Erdogan vows to fight Greek & Armenian lobbies

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Turkish President Recep Tayyip Erdoğan is in a state of shock after the joint declaration by the Foreign Ministers of Greece, Cyprus, Egypt, France and the United Arab Emirates, condemned Turkey's illegal attempted drilling in Cypriot waters, violations of Greek airspace, instrumentalisation of illegal immigrants and backing the Muslim Brotherhood in Libya, as reported by Greek City Times.

In response to the joint declaration, Erdoğan said "we will continue to defend our interests and rights in the Aegean, the Mediterranean and Cyprus until the end."

He then took aim at not only the Armenian and Greek lobbies in their diaspora communities, but also the Kurdistan Workers Party (PKK) and Fethullah Gülen's movement known as FETO. Gülen is in self-exile from Turkey to the United States and the once ally of Erdoğan is now his harshest critic and is blamed for the 2016 coup attempt against the Turkish president.

"We will not leave the field to either the PKK or FETO, nor to the Armenian and Greek lobbies, nor to the enemy forces, nor to the forces of evil that originate from Gulf countries," Erdoğan said.

His statement comes as Turkey faces a major economic catastrophe that could see its three biggest banks collapse and the Turkish lira continue to tumble.

In addition, Turkey is becoming increasingly isolated in the region, as its sole ally in the Eastern Mediterranean is the Muslim Brotherhood in Libya who are on the verge of collapse under pressure of the Greek-friendly Libyan National Army. The Muslim Brotherhood only control a portion of the capital city of Libya and the city of Misrata that is a center of jihadism and the Turkish minority in the country.

Meanwhile Greece has strong relations with the Libyan National Army, whose many top leaders trained at Greek military schools. Greece also strong relations with Cyprus, Egypt, Israel and has recently renewed its ties with Syria, showing that Greece has many friends and allies in a region that is becoming lonely and isolated for Turkey.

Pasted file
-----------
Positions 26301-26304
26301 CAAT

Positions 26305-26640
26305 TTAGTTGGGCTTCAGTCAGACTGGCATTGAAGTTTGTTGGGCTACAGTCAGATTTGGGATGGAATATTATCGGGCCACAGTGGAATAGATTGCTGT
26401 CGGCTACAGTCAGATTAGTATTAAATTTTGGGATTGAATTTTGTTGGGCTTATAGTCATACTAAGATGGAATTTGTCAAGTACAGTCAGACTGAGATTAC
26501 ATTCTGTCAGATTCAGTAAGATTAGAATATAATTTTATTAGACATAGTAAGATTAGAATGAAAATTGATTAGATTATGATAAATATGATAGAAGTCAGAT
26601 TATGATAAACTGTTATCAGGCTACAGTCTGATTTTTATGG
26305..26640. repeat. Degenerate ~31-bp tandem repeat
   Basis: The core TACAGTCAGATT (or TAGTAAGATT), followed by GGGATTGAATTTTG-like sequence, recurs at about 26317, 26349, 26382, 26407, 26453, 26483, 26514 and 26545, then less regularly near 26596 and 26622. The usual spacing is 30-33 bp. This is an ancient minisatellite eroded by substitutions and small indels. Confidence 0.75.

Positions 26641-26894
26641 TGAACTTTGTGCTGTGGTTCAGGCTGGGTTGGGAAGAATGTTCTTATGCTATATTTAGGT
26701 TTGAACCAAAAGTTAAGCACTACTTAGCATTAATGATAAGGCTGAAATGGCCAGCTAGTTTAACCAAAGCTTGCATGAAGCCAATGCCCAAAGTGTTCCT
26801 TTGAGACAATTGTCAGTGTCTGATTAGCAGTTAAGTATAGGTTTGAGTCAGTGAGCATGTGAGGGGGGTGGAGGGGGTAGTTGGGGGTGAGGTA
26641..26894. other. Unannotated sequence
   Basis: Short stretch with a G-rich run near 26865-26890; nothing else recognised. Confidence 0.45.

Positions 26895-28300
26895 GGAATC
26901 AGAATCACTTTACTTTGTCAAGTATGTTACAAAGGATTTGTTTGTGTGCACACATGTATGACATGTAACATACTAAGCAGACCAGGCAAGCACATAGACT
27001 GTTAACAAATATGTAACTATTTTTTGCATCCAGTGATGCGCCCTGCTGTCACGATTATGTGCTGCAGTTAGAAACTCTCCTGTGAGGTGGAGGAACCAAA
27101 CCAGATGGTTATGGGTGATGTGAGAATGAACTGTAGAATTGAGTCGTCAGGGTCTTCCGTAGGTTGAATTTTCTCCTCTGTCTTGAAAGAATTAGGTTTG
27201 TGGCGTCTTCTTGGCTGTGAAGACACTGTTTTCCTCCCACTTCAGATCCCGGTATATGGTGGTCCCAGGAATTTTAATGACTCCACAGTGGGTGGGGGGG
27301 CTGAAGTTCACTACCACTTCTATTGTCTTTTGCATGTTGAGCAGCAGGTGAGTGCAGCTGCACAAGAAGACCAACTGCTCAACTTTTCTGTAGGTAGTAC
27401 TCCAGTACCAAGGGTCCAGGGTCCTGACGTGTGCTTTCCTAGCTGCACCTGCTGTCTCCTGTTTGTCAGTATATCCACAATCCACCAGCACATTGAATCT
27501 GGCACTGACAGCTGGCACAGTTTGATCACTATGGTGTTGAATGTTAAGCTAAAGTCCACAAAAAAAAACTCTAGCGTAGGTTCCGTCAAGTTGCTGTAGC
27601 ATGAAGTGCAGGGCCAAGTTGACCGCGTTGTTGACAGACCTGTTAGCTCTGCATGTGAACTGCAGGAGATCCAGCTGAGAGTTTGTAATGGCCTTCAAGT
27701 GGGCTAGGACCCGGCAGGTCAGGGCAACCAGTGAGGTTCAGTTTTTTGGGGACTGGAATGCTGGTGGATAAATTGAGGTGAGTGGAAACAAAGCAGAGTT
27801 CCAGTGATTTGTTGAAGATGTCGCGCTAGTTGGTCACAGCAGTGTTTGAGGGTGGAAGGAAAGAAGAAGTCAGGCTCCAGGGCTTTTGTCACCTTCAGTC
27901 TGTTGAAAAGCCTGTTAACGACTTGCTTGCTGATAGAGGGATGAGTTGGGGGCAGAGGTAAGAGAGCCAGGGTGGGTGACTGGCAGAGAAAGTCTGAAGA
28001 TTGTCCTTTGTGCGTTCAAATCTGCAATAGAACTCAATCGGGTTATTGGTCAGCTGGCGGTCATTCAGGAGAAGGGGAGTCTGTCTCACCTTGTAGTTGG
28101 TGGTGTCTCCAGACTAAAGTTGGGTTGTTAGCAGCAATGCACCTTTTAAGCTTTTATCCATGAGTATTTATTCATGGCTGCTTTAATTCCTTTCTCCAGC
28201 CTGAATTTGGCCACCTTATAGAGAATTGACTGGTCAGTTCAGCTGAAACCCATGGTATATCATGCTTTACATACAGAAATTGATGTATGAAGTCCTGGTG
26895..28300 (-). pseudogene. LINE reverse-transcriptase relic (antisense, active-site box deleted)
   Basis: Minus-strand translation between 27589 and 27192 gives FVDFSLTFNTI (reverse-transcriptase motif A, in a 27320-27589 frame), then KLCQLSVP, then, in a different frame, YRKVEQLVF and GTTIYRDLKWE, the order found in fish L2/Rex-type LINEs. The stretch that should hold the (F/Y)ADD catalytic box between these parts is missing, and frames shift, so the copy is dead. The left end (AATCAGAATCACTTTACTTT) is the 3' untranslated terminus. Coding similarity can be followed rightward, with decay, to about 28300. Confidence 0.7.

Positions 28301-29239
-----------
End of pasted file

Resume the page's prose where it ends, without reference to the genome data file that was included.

The Treaty of Sèvres haunts Turkey as it is paranoid that it could come to fruition, meaning Constantinople and Smyrna would be a part of Greece, an independent Kurdistan would exist, Syria would once again control Iskenderun that Turkey now calls "Hatay province," and Armenia would control Pontus and large areas of eastern Anatolia - effectively severing Turkey to a much more reduced state.

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The treaty was signed on the 10th August 1920, in the aftermath of World War I by the Central and Allied Powers. The Treaty was renegotiated at the end of the Greco-Turkish War with the Treaty of Lausanne and the Treaty of Kars that reversed the Treaty of Sèvres.

However, a 1998 cable titled "The Turks on the Kurds: Getting the message right," released by the U.S. State Department in 2014 found that "Turkish officials and members of the social/political elite are especially sensitive to statements of actions which they interpret as resurrecting the 1920 Treaty of Sevres and its explicit efforts to partition Turkey in favour of Kurds, Greeks, Armenians, the French and the British."

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The Turks, according to the cable, believe that any Kurdish succession from Turkey can see the rest of the country dismantle with Greeks, Syrians and Armenians reclaiming their historical homeland.

As the Greeks and Armenians have powerful lobbies in their diaspora communities, there is little doubt that Erdoğan is paranoid that these lobbies can begin pushing for the Treaty of Sèvres to be reinstated.